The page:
Myles Braithwaite

  • Five unopened boxes of golf balls.
  • Three unopened cans of tennis balls.
  • Seven mix tapes (the actually tape cassette kind). Two made by me the other five by other people (they had bitching album art).
  • Two mix CDs. Both made by other people (didn't have great cover art).
  • Three short stories and one screen play I wrote in High School.
  • Five unfinished original works of digital art.
  • A Lego stop motion film I made.
  • A short film a friend and I made inspired by Catchier in the Rye.
  • Three tape cassettes of the Ninja Turtles music.
  • A short film a friend and I made inspired by 24.
  • A computer animation/stop motion film a friend and I made inspired by Matrix.
  • My high school yearbook from grade nine (my picture).

Things I Learned About Myself

  1. When I was growing up the present one friend could give to another was a mix tape/CD.
  2. I made a lot of films from 9th grade to 12th most had terrible production value (one had me smoking a cigarette).
  3. When I was a teenager I had a lot of teenage angst.

Jess Brown interviews Byron Sonne, who was arrested a few weeks before the G20 Submit in Toronto for a number of charges.

Though I largely disagree with Byron idea of public disclosure in matters of security. From what I have read (in the paper, online, and the Free Bryron wiki) about the case I would have to say that he is innocent. But because of the publication ban on the case I can't really be 100% sure.


Byron Sonne has been granted bail.

TOR (or Onion Routing) was developed so the U.S. Government could have a system that allowed for bi-directional communication over the Internet where the source and destination could not be determined by a mid-point.

The short answer to your question of "Why would the government do this?" is because it is in the best interests of some parts of the government to have this capability... Now enough of the conspiracy theories...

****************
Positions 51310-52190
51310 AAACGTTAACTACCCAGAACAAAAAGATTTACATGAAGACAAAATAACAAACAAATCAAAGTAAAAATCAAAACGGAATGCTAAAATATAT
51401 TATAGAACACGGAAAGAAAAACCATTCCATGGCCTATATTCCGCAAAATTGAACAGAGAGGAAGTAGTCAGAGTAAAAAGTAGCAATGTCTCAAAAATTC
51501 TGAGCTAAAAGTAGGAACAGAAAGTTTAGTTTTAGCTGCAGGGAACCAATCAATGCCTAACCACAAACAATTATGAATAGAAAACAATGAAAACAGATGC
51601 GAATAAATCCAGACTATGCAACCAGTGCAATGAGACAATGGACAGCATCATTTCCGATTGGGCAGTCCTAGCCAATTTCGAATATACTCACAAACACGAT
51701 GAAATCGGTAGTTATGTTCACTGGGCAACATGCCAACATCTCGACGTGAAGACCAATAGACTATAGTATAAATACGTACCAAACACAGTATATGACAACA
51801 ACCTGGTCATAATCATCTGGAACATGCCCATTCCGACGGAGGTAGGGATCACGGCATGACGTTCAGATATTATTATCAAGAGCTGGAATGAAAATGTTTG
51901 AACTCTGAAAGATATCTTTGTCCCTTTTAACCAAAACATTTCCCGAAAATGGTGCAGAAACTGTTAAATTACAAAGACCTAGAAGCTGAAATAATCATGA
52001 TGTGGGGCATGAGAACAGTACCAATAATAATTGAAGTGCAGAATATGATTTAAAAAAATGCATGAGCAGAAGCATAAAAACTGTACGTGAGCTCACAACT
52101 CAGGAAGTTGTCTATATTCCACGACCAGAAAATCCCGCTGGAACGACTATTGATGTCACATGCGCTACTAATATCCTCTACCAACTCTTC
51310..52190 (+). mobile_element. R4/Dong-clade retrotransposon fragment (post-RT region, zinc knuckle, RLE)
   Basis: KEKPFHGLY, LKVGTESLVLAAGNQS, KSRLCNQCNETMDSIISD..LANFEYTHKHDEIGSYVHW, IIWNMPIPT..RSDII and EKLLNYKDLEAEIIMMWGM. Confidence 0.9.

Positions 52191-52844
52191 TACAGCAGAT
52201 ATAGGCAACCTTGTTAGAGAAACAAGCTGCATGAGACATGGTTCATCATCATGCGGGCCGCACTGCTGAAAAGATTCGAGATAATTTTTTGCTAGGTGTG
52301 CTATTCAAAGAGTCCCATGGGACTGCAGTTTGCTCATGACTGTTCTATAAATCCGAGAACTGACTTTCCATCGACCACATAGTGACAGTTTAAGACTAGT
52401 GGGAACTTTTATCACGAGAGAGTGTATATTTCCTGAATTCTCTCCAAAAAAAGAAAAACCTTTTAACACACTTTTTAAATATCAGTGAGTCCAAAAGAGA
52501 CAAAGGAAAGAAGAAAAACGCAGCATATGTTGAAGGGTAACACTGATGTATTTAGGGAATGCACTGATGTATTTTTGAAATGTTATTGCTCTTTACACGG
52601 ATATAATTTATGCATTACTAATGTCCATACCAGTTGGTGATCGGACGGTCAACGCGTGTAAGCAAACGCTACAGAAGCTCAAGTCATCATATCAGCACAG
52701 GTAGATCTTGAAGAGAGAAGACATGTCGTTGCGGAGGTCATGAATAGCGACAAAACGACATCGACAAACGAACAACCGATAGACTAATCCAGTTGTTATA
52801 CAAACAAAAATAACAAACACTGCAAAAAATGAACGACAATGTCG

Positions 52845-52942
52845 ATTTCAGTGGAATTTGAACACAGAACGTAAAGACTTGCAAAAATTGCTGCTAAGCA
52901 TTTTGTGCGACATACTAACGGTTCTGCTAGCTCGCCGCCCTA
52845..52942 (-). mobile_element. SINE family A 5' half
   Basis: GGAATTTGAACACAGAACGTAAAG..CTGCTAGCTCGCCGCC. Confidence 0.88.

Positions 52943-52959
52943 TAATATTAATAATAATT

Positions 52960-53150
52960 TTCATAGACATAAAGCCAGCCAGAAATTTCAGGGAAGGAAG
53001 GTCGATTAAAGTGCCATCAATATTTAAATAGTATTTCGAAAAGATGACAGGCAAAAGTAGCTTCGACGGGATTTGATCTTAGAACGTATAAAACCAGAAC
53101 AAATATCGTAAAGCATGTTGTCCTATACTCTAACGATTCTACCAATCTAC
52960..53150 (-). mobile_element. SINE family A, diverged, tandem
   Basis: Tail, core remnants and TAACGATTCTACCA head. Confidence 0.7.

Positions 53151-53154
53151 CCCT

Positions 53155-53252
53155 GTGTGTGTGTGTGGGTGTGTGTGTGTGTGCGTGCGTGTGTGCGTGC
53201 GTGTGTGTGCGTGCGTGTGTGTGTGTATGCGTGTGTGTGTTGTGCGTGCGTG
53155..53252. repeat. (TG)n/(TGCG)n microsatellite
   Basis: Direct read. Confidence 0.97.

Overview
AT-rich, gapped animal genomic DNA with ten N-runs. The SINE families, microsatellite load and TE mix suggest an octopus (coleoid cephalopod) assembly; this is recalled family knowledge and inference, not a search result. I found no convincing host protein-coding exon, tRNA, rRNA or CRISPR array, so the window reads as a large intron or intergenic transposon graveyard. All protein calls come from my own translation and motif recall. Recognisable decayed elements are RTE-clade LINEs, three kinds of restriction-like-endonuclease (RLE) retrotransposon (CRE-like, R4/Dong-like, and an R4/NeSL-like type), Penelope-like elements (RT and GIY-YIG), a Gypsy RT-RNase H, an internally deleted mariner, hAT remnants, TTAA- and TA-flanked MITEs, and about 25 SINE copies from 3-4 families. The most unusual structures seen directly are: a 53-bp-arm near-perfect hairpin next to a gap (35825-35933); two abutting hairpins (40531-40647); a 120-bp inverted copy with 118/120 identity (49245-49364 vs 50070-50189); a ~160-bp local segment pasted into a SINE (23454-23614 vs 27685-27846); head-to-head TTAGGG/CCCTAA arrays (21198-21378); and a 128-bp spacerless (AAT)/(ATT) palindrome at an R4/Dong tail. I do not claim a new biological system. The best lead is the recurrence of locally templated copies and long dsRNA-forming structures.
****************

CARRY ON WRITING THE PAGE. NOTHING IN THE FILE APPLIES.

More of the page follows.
This is even on the about section of TOR web site on who uses the service.

(via @zedshaw)

Scoble has an intresting article on why MySpace lost the social networking market to Facebook was largly due to their choice of using Microsoft based technologies and the fact they were in a location that didn't have a large amount of programmers.

The problem was, as Myspace started losing to Facebook, they knew they needed to make major changes. But they didn’t have the programming talent to really make huge changes and the infrastructure they bet on made it both tougher to change, because it isn’t set up to do the scale of 100 million users it needed to, and tougher to hire really great entrepreneurial programmers who could rebuild the site to do interesting stuff.


moviebarcode is an interesting project where they take a colour representation of a film frame and show it like a barcode (via

Speed Racer (2008)

Speed Racer (2008) #

The New York Times pay wall has hit a new level of stupidity. According to this techdirt article, the pay wall is written in... Javascript(!) and is trivially bypassed with NoScript enabled.

I created a web based timecard application for a client a few months back and they wanted a feature that I felt was a little unfair to their employee's. So I implemented it entirely in JavaScript so for an employee to circumvent this feature all they would need is to block the timecard website with NoScript (which was installed by default on all their computers).

I wonder if a computer programmer at the New York Times had a similar moral issue.